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Interview Questions That Sound Like Tricks—But Are Not

​Navigating an interview can feel like walking through a house full of booby traps. Everywhere you look, there’s danger ...

​Navigating an interview can feel like walking through a house full of booby traps. Everywhere you look, there’s danger to avoid. One single mistake, and you’re done for.

But here’s the thing: most of that is actually in your head. While interviews are definitely stressful, the hiring manager hasn’t designed some diabolical test in the hopes you’ll magnificently fail. They want you to be successful. If you are, the hunt for their next hire is over.

These five interview questions, in particular, feel like traps to candidates—but aren’t.

1. “What’s your biggest weakness?”

This question always feels like a trap. You can’t refuse to answer the question (that wouldn’t help your shot of getting the job), but you don’t want to give the interviewer a reason not to hire you.

Many candidates end up with an answer that splits the difference, meaning it’s both flattering and appropriate. Think, “I’m a major perfectionist,” or “I have trouble shutting off when I go home at night.”

The problem: Hiring managers have heard these answers trotted out tens of hundreds of times, and they’re tired of them. Not only do you sound inauthentic, you also place yourself with almost every other interviewee before you.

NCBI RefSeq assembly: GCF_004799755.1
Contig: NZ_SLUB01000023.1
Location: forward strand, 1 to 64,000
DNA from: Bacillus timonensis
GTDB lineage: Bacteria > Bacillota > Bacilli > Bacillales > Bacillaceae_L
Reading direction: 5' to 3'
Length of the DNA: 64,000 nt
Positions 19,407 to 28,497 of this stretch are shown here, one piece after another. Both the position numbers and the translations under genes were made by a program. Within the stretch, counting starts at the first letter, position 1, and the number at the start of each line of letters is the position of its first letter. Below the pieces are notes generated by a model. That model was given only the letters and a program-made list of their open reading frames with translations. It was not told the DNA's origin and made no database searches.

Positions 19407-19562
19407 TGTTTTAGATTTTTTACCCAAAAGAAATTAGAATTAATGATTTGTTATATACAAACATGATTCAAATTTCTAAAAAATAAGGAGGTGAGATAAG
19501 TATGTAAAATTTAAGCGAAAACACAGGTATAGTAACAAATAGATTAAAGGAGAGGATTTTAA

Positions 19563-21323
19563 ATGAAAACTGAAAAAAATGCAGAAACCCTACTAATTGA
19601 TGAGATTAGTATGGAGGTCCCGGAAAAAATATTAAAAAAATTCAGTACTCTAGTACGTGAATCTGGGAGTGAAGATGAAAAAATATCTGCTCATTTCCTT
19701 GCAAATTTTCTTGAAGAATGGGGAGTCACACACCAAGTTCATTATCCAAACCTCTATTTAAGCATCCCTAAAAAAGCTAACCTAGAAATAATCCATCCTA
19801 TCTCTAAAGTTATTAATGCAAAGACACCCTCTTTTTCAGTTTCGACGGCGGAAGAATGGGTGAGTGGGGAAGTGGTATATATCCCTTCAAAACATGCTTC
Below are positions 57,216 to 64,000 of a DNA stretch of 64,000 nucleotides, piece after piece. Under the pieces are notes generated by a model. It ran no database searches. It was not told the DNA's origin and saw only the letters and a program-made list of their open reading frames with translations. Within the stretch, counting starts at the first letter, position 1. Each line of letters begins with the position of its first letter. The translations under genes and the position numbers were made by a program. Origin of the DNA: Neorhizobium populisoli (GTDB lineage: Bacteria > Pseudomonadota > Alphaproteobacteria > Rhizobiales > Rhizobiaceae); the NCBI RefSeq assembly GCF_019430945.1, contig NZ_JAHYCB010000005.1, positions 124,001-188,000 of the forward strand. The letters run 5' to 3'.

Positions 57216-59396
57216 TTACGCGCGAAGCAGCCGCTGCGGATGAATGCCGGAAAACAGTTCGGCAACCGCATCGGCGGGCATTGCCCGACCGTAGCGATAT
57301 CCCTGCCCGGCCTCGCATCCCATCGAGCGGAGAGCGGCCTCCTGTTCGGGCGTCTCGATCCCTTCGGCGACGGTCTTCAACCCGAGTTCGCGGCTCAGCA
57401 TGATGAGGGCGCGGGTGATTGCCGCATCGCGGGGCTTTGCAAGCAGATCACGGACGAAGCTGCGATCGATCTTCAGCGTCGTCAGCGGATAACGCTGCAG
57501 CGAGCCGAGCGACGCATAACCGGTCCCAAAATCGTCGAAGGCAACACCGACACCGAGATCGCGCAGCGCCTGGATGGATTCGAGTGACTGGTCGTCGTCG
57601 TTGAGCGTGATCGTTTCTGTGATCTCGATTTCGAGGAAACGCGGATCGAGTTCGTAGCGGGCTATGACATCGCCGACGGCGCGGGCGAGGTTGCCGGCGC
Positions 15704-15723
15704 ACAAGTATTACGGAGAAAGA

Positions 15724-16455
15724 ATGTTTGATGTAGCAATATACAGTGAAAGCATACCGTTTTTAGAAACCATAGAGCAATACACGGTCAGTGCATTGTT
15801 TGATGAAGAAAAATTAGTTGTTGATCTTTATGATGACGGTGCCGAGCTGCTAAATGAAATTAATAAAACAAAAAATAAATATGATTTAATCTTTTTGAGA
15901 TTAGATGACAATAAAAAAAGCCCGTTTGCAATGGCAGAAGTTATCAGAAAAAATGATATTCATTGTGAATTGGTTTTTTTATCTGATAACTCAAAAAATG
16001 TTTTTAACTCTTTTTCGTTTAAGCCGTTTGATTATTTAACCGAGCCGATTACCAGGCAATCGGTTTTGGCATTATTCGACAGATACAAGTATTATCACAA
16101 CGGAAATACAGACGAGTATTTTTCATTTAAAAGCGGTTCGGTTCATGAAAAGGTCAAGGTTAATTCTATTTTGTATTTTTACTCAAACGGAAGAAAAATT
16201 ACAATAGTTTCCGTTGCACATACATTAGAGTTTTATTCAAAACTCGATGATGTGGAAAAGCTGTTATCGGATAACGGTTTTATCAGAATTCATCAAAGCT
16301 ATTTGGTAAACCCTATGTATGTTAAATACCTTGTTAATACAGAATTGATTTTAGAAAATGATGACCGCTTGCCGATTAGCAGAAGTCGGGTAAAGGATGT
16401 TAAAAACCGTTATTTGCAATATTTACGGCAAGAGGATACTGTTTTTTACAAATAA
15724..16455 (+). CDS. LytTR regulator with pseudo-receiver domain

And this might surprise you, but you’re not being trapped. Some weaknesses will make you incredibly unhappy in the role. Others won’t be issues at all. It depends on the workplace culture, job responsibilitie

  • s, team, metrics, and more. If you don’t give an honest answer, the interviewer won’t know whether you’re a good fit.

    So first explain what’s really holding you back, then explain how you’re addressing it. For instance, you might say, “I love to start projects; I have lots of ideas, and I’m really enthusiastic to try them. But I have a much harder time finishing. Once a few months have gone by, I’m not excited about the project anymore.”

    You’d add, “To combat that, I’ve started being more selective about what I take on. That ensures that I focus on work I’ll be jazzed by the entire way through. I’ve also begun sharing my progress on the company blog, which gives me public accountability. Even better, people come up to me and ask questions, which is a ton of fun and keeps me engaged.”

    2. “Who’s your role model?”

    People are usually stumped by this one because they assume the “right” role model is:

    • A) Their parent
    • B) The company founder
    • C) The company CEO (if she’s a different person)
    • D) A “serious” figure, like Gandhi or Mother Teresa

    However, those assumptions aren’t correct. Hiring managers ask these to discover your values and goals. Someone who looks up to a marathon runner is probably different than a person who admires a writer.

    Again, the key is to be honest. You might not want to reveal your deep love for Kim Kardashian, but you can definitely opt for a more obscure person.

    Perhaps your role model is your middle school librarian, because she was always so patient and kind to everyone. That’s the perfect answer; it’s unique to you, it reveals your character, and most importantly, it’s true.

    Or maybe your role model is the guy who traveled to every country in the world, because you think that’s an amazing objective and you admire the courage, fortitude, and creativity it required for him to meet it. That’s also the perfect answer, for the exact same reasons.

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